Exciting research — incredible work as always. I think your proposals and paper improve the model that all chains today use, socially speaking. Balanced/fair costs between transactors and miners. A smoother ride for all.
I don’t think it makes a lot of sense to transition a chain from an ‘auction’ fee-selection system to a sliding one — it could cause a contentious fork / more trouble than good.
Fee estimation algorithms being ‘hard’ is sorta a scapegoat, since they don’t incur a heavy time cost (only once every 10 / 2.5 minutes, only for the miner, for all miners). If the transactors are the ones experiencing the cost inefficiency, then they just need to bid smarter (low fee, and wait a while).
> This clearly creates many inefficiencies, because it’s absurd to suggest that the cost incurred by the network from accepting one more transaction into a block actually is 100x more when gas prices are 200 gwei than when they are 2 gwei; in both cases, it’s a difference between 8 million gas and 8.02 million gas.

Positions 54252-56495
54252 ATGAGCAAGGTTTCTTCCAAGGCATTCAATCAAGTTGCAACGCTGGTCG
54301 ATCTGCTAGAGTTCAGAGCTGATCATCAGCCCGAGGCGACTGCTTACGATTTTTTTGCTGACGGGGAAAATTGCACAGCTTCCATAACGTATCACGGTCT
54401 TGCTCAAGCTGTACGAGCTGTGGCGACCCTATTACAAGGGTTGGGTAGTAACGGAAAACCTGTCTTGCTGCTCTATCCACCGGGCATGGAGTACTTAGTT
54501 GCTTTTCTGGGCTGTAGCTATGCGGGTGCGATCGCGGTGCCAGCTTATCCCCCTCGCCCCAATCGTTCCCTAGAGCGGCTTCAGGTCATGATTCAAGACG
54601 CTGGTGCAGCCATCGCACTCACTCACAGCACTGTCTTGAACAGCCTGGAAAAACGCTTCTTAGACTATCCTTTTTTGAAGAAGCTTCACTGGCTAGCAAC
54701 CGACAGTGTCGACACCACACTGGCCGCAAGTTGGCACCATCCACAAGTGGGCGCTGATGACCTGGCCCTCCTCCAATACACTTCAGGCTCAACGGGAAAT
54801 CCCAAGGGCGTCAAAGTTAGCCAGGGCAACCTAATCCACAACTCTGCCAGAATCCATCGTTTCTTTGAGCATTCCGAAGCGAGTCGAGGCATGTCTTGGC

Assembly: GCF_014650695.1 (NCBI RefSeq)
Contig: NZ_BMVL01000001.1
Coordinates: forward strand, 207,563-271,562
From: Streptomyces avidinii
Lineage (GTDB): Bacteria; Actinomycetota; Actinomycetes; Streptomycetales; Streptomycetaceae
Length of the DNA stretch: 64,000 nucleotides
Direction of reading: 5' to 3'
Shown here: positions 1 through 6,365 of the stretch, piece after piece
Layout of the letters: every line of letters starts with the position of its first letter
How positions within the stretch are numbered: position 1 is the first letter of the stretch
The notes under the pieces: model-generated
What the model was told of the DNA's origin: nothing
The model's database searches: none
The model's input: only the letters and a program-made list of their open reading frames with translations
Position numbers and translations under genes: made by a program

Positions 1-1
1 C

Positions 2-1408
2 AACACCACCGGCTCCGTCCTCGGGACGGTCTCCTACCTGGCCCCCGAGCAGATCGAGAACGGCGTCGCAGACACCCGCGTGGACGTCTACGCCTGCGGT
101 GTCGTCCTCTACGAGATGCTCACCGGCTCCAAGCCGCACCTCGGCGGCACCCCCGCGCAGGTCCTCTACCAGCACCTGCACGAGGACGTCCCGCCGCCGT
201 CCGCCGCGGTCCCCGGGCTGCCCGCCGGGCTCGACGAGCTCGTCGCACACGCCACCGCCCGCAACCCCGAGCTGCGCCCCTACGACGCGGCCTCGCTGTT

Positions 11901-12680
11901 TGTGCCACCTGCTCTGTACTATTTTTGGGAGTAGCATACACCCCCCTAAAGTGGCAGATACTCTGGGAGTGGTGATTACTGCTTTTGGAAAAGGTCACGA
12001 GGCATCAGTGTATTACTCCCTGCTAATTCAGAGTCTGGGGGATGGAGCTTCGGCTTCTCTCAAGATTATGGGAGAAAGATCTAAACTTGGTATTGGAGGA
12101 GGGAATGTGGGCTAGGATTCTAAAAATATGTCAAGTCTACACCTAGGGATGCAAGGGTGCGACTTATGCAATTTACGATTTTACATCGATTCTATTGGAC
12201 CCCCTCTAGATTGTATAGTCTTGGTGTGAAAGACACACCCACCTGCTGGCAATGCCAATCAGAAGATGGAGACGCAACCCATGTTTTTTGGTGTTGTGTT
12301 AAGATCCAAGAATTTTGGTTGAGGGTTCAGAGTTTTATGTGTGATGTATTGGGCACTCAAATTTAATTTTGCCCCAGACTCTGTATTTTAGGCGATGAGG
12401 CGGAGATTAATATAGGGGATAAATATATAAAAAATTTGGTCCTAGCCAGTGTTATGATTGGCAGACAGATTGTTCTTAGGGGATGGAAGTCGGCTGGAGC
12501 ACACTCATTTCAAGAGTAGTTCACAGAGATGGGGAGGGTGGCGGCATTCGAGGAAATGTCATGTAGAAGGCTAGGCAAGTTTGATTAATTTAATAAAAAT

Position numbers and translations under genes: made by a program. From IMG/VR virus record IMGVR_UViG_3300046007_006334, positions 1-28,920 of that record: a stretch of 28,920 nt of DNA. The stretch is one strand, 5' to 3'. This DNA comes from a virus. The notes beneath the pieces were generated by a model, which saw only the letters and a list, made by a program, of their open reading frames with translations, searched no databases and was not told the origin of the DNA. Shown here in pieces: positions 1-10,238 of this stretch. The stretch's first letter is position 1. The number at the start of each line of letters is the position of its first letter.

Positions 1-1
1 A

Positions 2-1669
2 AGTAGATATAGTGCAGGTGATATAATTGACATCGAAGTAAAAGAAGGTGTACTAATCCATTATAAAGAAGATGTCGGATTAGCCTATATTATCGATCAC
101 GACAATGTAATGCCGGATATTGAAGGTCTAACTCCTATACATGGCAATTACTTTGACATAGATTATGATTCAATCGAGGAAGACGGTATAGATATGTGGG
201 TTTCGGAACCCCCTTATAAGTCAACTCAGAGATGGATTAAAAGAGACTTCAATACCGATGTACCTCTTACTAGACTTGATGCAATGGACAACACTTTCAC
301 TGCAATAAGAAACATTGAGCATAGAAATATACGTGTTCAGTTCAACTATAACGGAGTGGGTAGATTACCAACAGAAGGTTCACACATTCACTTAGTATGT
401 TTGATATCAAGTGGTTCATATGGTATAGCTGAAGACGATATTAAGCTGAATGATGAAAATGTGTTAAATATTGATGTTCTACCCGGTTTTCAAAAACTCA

I’m unconvinced that this is an inefficiency and not an effect; the condition of whether an additional tx is allowed is all-or-none (whether it fits), for-the-next-block. The selection of ‘best’ via maximizing the fees is a memoryless, miner-only activity. For an equal sized transaction, under different user weather, indeed the mining conditions are that much different. It is not as much an outrageous cost to the spender, as it is a freebie for the miner. The network never has any ‘costs’, besides its (free) intermittent coinbase payouts; its integrity would be destroyed though if it were to allow that marginal transaction.
The improvements to the social economics look worthwhile, but probably only work in practice on a new blockchain. It’d be a speculative play to hardfork with the post-21m or volatility conditions in mind.
I wonder what the Zcash team thinks about all this 🤔
Thank you for the citations!